The best word I can think of to describe Metric live is “reliable.” I mean that both as a compliment and a point of worry; I’ve never seen them put on a bad show, but I’ve never seen them put on a GREAT show either. There’s something that holds them back from taking the experience from “entertaining” to “wow-inducing.” Though I only managed to catch a few songs of their set – moved later in the day due to the Deadmau5 cancellation – it felt the same as the other times I’ve seen the band. The good news is that Fantasies is easily their best record, which promises that perhaps another record’s worth of growth might be the ticket to that next level.
Ra Ra Riot
The Orchard, Riot’s upcoming album, promises to be a minor breakthrough for these New York kids, so I was pleased to see its songs get such a great reception. Though I only could drop by quickly – they conflicted with both Metric and Devo’s sets – their breezy, string-centred pop translated better on-stage than I expected, thanks largely to the talents of their cellist and violinist.
Touring their first new record in 20 years, Devo brought one of the biggest multimedia showcases to Osheaga; only Arcade Fire could claim more bells and whistles. Playing front of a large LCD screen, the band went through several different costume changes, fittingly de-evolving through their various incarnations as they worked through their catalogue. The set was a blast: even when sticking to their oft-robotic performance techniques, Mark Mothersbaugh and company have charisma to spare, and their music not only holds up all these years later but may be even more relevant than ever. A shame that the crowd wasn’t more into dancing along, but after two long days, you couldn’t really blame them for being a bit tired.
For all the words spent trying to explain how Weezer have lost their way artistically, it’s blindingly obvious when you see them live: the band went from writing songs about being rock stars to actually BEING rock stars.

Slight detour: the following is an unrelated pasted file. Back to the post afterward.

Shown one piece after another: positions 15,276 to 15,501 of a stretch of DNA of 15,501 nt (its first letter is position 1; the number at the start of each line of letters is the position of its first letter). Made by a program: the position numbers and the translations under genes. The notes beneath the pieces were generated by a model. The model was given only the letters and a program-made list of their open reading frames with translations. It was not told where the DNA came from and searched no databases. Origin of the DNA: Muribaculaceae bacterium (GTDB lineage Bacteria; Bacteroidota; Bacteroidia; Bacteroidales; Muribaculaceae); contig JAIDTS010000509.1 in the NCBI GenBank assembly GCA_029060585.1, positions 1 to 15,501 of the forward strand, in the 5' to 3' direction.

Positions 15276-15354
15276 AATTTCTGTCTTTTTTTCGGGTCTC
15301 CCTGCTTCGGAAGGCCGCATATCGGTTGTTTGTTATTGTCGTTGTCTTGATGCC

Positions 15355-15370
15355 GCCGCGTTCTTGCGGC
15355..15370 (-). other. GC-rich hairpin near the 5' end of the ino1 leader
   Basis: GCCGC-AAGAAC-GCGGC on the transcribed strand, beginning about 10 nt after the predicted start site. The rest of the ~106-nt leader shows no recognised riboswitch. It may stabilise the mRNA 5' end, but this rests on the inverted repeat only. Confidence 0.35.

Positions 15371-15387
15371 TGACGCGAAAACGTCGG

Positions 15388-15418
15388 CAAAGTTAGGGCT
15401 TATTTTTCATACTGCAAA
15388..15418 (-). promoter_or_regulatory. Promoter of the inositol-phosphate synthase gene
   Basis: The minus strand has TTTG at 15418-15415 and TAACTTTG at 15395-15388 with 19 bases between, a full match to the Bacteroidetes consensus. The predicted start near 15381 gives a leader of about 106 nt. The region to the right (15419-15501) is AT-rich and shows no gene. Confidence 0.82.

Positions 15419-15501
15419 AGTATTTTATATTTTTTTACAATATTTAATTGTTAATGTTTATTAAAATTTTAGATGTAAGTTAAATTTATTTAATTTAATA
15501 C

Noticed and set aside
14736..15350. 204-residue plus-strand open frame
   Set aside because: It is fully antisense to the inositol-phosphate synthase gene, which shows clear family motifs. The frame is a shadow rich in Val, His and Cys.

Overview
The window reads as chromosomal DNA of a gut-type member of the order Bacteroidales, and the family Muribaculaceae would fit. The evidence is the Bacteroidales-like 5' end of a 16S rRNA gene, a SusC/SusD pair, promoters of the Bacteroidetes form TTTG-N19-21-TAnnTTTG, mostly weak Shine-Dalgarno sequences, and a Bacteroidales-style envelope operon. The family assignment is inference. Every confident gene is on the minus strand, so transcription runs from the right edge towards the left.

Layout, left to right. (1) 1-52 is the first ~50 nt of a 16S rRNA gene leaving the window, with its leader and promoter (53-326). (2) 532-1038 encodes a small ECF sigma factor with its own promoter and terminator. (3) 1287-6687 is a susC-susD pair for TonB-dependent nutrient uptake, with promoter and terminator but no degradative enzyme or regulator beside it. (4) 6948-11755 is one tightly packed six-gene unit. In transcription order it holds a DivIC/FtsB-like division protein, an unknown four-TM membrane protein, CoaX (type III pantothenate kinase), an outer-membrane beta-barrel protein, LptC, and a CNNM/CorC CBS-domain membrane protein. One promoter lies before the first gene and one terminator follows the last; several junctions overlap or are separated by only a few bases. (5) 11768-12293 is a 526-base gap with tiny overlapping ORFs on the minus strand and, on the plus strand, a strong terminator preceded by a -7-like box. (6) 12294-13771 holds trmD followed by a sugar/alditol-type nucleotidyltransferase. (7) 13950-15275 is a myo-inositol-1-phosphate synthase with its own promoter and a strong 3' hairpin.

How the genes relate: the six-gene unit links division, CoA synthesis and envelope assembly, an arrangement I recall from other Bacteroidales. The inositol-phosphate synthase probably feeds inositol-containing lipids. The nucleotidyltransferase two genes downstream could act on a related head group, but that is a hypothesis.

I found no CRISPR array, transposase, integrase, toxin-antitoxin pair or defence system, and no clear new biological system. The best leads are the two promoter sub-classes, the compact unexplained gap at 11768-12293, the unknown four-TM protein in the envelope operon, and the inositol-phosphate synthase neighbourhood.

In fact, one could argue that their entire output post-Green Album has been wrestling with this tension, and often producing rather dreadful records out of it (half of the Red Album excluded). Even the best songs are kicked down by mediocre lyrics that lack the wit, charm and playfulness of the Blue Album and Pinkerton era; themes seem to oscillate between fame-seeking and fame-owning, leaving a schizophrenic mess that offers nothing solid to grab onto.
But here’s the funny thing: live, the 2010 version of Weezer is kind of awesome. And that’s because instead of diving into their artistic tensions, the band just plays “rock star” for an hour and a half. And they’re really, really good at it.
The entire experience comes across like a geek’s victory party, the band’s championship parade that everyone’s invited to. Their setlist certainly puts a lot of weight on Blue Album material, but placed alongside their newer work you realize that there’s not much of a sonic difference; everything just kind of starts to blur together, equally worthy of jumping up and down to.
But Weezer’s show is really about the extracurricular activities. Moving drummer Pat Wilson to guitar (and using a touring drummer) and having frontman Rivers Cuomo go guitar-less for many songs may seem like cynical moves, but it actually makes the show more fun, especially in Rivers’ case. Performing with manic enthusiasm, he bolts across the stage, dives into the crowd and does nearly everything in his power to turn the show into a shared experience. Whether he’s grabbing an Expos cap, using his guitar as a bat to hit beach balls, donning a wig for the “Poker Face” section of their “Kids/Poker Face” mashup or running through the crowd to party with the folks in the VIP area, his energy is infectious.
So you forget how spotty – heck, often awful – Weezer have been for the past decade; you sing along, you throw your fist in the air and you relish in their teenage victory songs.